The statistic is startling: even after using the washroom, less than 5 percent of us are washing our hands properly. This is a major problem for both personal and public health.
Dirty hands are one of the most common ways that diseases spread. Touching contaminated surfaces transfers viruses, bacteria, and parasites to our hands. From there, we inevitably spread them around our environment and onto our devices, and potentially to other people. We can also make ourselves sick when we eat or touch our faces.
To reduce the risk, proper hand hygiene is essential. And according to the recommended handwashing protocol from the World Health Organization, if you’re washing your hands in less than the amount of time it would take you to sing Happy Birthday twice, then you’re not washing them thoroughly enough.
Nicholas Ashbolt, professor of public health at the University of Alberta, believes more needs to be done to educate people on hand hygiene, starting with proper technique being taught in schools.
Beyond education, Ashbolt also advocates for better public washroom design and upkeep to encourage people to wash their hands properly when they’re out and about, and more likely to spread germs to more people.
“One big reason we don’t spend enough time washing our hands is because public washrooms often look dirty,” Ashbolt said in a statement. “They are not appealing.”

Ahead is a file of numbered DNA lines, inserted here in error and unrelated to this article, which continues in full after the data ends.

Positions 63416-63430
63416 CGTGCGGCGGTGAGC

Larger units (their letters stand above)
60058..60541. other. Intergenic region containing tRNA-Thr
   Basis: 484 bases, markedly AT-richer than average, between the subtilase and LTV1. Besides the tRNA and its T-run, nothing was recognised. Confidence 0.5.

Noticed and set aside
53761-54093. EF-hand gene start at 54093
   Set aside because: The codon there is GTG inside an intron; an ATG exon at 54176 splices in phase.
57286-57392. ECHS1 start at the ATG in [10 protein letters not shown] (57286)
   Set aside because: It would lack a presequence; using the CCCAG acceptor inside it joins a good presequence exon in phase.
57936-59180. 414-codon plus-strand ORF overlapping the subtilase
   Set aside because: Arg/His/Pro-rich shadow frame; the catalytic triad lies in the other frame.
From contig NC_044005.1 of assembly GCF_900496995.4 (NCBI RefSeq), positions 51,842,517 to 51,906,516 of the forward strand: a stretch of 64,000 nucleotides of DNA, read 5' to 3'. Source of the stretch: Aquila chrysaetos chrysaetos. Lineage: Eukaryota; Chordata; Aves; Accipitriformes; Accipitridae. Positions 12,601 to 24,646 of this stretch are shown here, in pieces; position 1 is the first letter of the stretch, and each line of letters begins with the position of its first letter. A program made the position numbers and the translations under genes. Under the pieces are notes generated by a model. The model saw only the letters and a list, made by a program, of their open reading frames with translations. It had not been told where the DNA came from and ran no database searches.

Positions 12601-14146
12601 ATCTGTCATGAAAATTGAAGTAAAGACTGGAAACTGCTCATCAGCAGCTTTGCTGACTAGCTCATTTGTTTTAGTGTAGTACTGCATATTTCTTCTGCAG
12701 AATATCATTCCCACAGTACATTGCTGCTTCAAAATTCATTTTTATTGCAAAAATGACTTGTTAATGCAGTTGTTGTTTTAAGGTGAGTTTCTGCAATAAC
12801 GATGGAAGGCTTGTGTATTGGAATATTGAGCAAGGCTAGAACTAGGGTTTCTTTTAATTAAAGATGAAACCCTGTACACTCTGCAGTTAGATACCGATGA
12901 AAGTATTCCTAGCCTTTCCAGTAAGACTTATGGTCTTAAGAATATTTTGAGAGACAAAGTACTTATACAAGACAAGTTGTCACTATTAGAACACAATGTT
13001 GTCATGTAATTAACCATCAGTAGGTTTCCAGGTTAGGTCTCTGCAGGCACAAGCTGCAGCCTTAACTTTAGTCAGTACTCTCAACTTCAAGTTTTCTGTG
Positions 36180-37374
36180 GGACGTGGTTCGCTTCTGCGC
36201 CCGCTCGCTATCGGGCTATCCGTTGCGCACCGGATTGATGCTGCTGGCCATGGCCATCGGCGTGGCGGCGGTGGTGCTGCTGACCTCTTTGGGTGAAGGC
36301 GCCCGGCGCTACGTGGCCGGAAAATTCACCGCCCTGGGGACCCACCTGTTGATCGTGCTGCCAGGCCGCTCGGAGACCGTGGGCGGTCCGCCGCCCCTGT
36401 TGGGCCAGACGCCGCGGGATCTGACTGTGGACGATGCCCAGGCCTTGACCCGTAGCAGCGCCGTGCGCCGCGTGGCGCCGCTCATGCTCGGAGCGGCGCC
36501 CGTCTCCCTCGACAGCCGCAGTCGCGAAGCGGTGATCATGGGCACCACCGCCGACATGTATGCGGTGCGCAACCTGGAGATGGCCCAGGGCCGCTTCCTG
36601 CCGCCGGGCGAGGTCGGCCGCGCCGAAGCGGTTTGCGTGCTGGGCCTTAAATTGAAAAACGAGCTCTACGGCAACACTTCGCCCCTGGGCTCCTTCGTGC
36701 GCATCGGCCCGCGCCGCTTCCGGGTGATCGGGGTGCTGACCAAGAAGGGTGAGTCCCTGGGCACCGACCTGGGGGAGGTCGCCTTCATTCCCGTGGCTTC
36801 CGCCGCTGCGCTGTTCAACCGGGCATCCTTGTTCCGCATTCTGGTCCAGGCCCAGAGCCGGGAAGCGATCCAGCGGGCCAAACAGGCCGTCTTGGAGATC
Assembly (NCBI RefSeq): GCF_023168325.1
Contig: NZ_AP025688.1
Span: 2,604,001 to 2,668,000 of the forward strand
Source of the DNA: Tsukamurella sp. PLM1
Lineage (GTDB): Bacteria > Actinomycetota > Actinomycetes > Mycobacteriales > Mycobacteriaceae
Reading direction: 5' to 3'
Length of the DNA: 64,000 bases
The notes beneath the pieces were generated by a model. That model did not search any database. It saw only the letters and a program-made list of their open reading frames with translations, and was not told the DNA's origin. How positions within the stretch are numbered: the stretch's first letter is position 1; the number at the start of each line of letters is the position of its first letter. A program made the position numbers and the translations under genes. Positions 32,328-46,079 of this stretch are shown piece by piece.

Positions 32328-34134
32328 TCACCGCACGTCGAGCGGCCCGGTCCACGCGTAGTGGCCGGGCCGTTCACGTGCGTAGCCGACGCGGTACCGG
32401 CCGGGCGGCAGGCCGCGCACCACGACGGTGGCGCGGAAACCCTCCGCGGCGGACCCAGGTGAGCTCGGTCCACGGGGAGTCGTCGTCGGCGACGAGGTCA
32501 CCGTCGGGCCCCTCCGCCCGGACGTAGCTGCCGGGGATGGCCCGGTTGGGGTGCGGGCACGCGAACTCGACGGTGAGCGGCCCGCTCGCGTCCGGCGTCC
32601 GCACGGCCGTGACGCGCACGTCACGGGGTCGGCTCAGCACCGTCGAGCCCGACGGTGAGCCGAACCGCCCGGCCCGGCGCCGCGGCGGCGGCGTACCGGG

This worry over picking up more germs than are being washed off deters people from washing their hands properly. When researchers from the University of Michigan observed users in public washrooms, they found that people were more likely to wash their hands with soap when the sinks were clean.
While automatic faucets and soap dispensers help users touch fewer potentially contaminated surfaces, Ashbolt also says that the water doesn’t stay on for long enough, and users take this as a cue for how long they should be washing their hands. Water conservation is important, but needs to be balanced against the importance of proper handwashing.
And because poor hand hygiene is so widespread, Ashbolt also favours single-use paper towels over air dryers, as they can double as a barrier between users and contaminated surfaces like taps and doorknobs.
To date, most studies on handwashing compliance focus on healthcare and hospital environments. This work should also be extended to other locations known for rapid disease spreading, like university campuses, says Ashbolt.
Having clean hands is one of the most effective ways to reduce disease transmission. At first, 45 seconds of handwashing may feel like it will never end, but in the bigger picture, it takes less than a minute to do. And it could be one of the most important everyday activities for your health.